I totally get the fear. Although I don’t trust it one iota coming from Nick. The one publishing model that changes everything here is the one model he fears more than revisionism – at least in its Wikipedia form.
But here’s the thing, here’s what changes the revisionist fear. And here’s what makes the e-book demonstrably better than the printed version. And of course, you can come to the same worst-case scenarios about modifications here too – but the solution to all of this?
The change log.
Give me the updates. Make the changes. Keep the copy updated – change it totally in the middle of the night while I wasn’t looking. Change your mind a thousand times about the meaning of the word “is” But give me the revision history. Give me the who, what, when, and how. Give me the diffs. Give me the discussion. That changes revisionism completely.
Now I don’t think we’ll be getting this either. Because revisionists fear transparency. And those that fear revisionists seem to fear transparency more than they fear revisionism.
History isn’t and shouldn’t be immutable – but the revision history can and should be. And that changes everything.
For me it was after 11th Grade, and a 6-week summer math program where one class in in the first 3 weeks involved playing with this interesting ‘Assembly Language’ thing (though I totally didn’t get the second session on ‘Pascal’). I don’t remember the platform. It was an emulator/teaching program of some kind.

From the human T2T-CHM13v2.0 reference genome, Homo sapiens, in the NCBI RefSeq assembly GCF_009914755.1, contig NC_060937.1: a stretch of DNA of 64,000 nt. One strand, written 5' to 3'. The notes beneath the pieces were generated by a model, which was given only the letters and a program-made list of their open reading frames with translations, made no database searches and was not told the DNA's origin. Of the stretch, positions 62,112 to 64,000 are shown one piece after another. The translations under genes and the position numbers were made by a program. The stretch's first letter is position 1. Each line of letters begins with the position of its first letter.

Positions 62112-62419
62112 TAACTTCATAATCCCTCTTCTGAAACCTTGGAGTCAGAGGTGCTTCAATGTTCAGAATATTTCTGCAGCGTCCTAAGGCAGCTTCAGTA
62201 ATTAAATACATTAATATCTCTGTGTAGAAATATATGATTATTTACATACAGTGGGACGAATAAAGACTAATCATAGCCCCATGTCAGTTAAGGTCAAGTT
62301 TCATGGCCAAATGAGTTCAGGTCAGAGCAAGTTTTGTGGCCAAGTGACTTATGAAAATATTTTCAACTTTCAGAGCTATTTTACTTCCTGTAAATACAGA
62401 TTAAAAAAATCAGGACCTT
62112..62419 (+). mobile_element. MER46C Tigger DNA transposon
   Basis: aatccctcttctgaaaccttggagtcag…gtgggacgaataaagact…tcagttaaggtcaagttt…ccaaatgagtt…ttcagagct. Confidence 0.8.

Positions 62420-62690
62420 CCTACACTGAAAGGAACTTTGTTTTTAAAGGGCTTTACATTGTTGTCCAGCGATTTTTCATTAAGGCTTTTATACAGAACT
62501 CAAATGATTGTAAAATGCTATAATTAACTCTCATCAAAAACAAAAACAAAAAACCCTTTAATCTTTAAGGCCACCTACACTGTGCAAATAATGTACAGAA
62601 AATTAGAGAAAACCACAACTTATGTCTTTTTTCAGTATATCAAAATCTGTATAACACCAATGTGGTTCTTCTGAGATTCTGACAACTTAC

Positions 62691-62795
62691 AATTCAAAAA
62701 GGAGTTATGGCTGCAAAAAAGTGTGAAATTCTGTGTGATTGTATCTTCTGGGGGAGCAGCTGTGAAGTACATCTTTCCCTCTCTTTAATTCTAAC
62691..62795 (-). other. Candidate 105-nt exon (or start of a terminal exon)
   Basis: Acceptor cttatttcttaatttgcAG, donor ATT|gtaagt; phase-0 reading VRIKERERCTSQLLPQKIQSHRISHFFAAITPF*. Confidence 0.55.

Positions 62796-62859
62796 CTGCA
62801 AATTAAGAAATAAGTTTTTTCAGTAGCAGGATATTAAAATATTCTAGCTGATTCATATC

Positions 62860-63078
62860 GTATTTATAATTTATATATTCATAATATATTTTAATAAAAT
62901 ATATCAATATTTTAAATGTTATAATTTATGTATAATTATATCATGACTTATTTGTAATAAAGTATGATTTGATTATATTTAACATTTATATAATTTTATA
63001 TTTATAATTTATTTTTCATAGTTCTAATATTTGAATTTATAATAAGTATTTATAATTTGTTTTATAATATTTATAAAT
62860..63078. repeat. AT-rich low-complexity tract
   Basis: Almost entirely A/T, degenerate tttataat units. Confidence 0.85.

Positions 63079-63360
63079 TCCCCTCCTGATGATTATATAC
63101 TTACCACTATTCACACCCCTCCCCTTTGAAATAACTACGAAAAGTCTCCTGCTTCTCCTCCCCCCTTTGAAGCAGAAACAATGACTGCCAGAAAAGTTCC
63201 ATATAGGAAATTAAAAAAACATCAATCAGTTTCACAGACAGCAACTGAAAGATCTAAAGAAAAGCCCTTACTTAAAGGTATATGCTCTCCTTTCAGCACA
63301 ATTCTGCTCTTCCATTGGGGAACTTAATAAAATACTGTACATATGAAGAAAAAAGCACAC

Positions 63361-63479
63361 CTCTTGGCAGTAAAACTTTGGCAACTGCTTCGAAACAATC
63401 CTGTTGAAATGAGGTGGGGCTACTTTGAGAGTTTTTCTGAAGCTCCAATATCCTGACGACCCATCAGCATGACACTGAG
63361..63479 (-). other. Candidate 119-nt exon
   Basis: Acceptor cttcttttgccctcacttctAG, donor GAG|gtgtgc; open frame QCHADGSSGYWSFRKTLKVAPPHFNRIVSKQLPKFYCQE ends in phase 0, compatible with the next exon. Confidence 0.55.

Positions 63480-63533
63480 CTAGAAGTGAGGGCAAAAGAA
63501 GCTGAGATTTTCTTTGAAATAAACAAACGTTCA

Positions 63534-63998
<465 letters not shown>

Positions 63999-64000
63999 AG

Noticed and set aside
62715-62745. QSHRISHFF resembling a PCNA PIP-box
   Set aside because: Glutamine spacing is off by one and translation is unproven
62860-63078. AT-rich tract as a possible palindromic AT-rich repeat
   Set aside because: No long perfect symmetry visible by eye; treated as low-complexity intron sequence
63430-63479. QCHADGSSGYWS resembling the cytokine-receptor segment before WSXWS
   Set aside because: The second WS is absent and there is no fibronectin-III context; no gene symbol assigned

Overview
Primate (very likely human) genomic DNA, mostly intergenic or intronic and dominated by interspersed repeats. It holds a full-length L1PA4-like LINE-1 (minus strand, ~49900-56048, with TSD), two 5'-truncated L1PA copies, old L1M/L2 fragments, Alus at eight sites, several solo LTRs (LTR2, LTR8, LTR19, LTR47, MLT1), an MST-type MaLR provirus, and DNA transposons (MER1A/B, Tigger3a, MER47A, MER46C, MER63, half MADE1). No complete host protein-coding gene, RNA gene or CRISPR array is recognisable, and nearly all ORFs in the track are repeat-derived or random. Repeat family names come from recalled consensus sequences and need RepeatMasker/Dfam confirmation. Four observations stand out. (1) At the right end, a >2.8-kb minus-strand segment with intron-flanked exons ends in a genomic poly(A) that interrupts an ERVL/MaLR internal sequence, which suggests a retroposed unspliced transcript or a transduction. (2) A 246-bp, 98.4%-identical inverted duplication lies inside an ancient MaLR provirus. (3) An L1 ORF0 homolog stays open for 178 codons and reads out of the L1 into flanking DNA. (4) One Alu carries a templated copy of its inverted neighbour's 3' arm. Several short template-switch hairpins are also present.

Admittedly, 12th Grade AP Calculus also really helped though – mostly to begin developing more advanced problem solving strategies – not so much for the calculus.
And getting my first computer in 12th Grade – an Emerson 286 with an AMD 16 MHz 80286 (Intel’s only went to 12-something) and a 40MB HDD – running Compaq MS-DOS 3.31 – or some similar variant because MS-DOS 3.x didn’t support bigger HDD’s than 32MB. And I think 1MB of RAM. I didn’t understand any of the DOS versioning and the fact it wasn’t an Intel chip for several years.
Okay, there was a capstone moment like the weekend of Perl. I managed to get a copy of 4DOS from somewhere – I think this was right after starting at NC State. And 4DOS had a flag for the “del” command that allowed for recursively deleting things. You can imagine where this goes next.
Yep, my career was set in motion by 3 weeks of Assembly Language, AP Calculus, and one horrifying night where I recursively deleted most of the files on my 40MB HDD and key parts of the OS install with 4DOS.